A locale file is stored in the locales.d folder under the Sword path.
The file name is generally the language code with extension .conf
As Unicode text files, locale files should be encoded UTF-8 (without BOM) and the file name should include "-utf8" after the language code.
Other encodings are deprecated.
Locales require a few things. Let's step through the German locale:
excerpts from /sword/locales.d/de.conf:
[Meta] Name=de Description=German Encoding=ISO8859-1
The above information is used to define the locale. They should be fairly obvious. Name should be taken from a standard abbrev, probably returned from echo $LANG. Please understand that this, and all entries are case sensitive.
This section requires a "one-to-one" mapping for each string to be translated.
The following entries are translation strings for anything you might want. REQUIRED are the book names of the Bible, including deuterocanonical books if used. Other things might be option name, value, tip, translations, or any text returned from the engine.
If you find any errors or omissions, please post a message that you found a constant string in the engine not being (properly) translated.
[Text] Genesis=1. Mose Exodus=2. Mose Leviticus=3. Mose # <snipped rest of book names>
Observe that a full-stop is a permitted character in a book name.
This section permits a "many-to-one" mapping for each book, as required by the references used in the Bible translation or commentary, etc.
[Book Abbrevs] 1 C=1Cor 1 CHRONICLES=1Chr 1 CORINTHIANS=1Cor 1 JN=1Jn
These are the abbreviations for each book and are REQUIRED for the locale to work correctly in the engine. They are actually more than just abbreviations; they tell the parser how to incrementally parse versekey text. Notice that 1 Chronicles would come, alphabetically before 1 Corinthians. The above entries say: 1Cor (which is the OSIS book id for 1 Corinthians) has precedence up through "1 C", any character beyond that will disambiguate the entry anyway, so the default 1 CHRONICLES or 1 CORINTHIANS entries would take over from there.
English abbreviations are no longer required to be in the abbreviations section as they are in there by default; in the example above they are in there for demonstration purposes.
There MUST be at least 1 abbreviation entry for each book name comprised of a toupper (uppercase function) of the entire string EXACTLY as you have translated it in the [Text] section.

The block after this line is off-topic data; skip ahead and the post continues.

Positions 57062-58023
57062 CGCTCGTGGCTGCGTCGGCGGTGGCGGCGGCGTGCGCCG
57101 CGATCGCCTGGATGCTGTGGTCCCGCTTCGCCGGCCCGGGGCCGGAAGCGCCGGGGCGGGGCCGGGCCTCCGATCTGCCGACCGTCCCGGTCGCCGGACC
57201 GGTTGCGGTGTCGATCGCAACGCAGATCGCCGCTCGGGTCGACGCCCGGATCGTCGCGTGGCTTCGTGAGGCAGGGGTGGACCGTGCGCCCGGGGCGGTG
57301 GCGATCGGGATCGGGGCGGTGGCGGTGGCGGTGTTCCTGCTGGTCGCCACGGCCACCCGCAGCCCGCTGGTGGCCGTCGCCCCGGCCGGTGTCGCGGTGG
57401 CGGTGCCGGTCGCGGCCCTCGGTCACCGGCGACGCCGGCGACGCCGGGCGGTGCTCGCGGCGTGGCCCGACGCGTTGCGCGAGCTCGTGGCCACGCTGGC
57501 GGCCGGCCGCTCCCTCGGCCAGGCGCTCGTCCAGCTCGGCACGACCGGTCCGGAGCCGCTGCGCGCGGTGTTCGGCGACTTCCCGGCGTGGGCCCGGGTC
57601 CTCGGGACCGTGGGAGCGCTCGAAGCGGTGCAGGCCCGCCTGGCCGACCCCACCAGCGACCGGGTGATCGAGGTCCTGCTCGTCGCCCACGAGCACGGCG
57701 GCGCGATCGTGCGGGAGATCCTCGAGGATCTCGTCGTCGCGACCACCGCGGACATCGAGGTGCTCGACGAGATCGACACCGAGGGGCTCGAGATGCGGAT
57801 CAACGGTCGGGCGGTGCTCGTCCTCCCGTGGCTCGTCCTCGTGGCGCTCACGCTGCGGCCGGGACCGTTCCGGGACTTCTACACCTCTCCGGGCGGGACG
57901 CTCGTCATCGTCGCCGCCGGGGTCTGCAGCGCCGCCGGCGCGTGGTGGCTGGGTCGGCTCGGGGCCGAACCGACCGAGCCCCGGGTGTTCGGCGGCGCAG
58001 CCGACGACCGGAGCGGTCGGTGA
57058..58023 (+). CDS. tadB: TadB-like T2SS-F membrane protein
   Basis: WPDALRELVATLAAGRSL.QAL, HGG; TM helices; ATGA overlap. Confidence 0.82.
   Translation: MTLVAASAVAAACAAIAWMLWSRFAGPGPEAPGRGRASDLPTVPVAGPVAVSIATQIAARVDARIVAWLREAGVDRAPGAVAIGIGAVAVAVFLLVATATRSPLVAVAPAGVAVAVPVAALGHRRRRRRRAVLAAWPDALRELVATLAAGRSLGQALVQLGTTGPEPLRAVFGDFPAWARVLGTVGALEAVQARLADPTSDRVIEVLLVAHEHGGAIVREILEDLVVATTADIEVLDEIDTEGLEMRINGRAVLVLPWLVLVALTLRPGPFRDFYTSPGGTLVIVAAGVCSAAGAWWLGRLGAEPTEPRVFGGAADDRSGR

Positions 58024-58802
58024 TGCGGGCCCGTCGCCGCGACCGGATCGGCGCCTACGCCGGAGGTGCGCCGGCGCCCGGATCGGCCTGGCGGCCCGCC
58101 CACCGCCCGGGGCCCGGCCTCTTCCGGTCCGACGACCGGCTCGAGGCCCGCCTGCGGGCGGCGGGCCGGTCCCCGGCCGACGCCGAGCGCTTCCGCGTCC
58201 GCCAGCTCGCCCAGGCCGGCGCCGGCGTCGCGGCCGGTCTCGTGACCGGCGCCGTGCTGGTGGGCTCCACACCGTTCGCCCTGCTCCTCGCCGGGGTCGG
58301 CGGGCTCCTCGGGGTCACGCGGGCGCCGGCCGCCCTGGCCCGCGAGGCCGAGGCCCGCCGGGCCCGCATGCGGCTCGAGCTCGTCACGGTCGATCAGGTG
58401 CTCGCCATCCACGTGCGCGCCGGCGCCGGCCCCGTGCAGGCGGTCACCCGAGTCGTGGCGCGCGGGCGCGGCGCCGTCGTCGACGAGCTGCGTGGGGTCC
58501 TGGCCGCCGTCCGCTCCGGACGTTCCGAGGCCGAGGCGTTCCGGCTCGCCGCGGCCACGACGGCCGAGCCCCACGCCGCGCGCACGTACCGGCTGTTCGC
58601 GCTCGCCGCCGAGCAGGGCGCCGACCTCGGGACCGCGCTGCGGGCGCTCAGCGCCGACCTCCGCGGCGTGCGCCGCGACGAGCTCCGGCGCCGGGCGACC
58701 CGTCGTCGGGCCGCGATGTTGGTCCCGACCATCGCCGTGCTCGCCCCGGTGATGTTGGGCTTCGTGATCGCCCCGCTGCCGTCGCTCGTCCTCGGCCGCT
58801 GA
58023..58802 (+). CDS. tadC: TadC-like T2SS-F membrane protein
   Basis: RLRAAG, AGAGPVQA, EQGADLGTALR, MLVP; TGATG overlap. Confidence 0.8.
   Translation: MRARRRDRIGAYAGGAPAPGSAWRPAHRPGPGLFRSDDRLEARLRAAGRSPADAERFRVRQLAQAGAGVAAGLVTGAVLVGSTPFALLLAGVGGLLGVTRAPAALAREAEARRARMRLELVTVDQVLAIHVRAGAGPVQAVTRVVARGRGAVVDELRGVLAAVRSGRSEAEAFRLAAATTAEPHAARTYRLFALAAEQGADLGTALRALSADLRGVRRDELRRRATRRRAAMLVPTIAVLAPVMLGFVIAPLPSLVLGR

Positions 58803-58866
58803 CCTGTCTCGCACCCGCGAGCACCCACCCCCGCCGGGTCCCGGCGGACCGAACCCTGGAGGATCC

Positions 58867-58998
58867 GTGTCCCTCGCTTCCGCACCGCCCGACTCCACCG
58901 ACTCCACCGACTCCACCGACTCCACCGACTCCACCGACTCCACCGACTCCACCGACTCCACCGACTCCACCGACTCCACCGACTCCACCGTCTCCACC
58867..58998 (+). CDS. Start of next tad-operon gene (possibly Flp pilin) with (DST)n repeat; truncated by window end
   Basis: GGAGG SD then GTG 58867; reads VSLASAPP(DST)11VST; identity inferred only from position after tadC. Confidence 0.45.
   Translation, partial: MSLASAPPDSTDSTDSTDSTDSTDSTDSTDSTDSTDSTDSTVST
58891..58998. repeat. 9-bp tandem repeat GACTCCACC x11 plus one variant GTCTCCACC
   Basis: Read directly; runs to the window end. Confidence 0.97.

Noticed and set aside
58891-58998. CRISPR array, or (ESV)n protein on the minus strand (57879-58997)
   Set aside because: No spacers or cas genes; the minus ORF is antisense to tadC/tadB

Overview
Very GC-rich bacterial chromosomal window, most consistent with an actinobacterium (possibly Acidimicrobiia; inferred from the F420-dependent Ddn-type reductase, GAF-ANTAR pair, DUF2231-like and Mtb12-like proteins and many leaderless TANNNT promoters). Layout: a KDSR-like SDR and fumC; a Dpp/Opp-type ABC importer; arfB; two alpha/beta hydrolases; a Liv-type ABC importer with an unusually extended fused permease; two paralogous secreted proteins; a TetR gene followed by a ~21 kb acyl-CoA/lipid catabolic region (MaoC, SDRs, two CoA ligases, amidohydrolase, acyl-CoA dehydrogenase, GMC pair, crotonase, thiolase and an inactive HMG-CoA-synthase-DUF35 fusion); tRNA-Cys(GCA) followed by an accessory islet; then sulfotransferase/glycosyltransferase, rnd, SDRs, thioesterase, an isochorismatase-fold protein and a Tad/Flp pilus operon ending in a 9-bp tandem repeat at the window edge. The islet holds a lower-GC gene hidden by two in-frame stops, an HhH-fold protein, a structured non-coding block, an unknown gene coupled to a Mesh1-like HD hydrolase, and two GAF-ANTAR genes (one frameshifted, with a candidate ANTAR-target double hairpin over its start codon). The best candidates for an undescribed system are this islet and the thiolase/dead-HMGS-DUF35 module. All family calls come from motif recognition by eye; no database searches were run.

Following are the REQUIRED entries from our excerpt book names above.
1. MOSE=Gen 2. MOSE=Ex 3. MOSE=Lev
That's it for requirements. Tuning your locale can be important for the user experience. Many [Book Abbrevs] entries may be added to assign precedence if, for example, you find you are getting taken to the wrong entries from text like: "Ma 1:1" (would be Malachi by default because of alphabetical precedence, but might want Matthew or Mark). In this case, you would put in an entry MA=Matt or MA=Mark
You can test your locale with the sword/tests/parsekey test program (this program is in the SWORD source along with several other programs that are used to validate the configuration files) and try different strings to see how they parse.
A full-stop is a permitted character in a localized book abbreviation. Other punctuation characters commonly used in verse references are not allowed in localized book names. These include the hyphen '-' (used for verse ranges), the colon ':' (used to separate chapter and verse numbers), and the comma ',' (used for verse lists). Additionally, numerals in non-initial position are not permitted in book names (i.e. '3John' is valid but 'Psalm151' is not).
If you create a new locale file as part of the process towards making a module, please submit it to CrossWire.
Submissions should be sent to firstname.lastname@example.org
Maintained locale files
On the CrossWire server, the locale files are stored in /space/home/ftp/pub/sword/raw/locales.d
Users with FTP or SCP access are able to download them from that folder.
Corrections to errors in locale files should be sent to email@example.com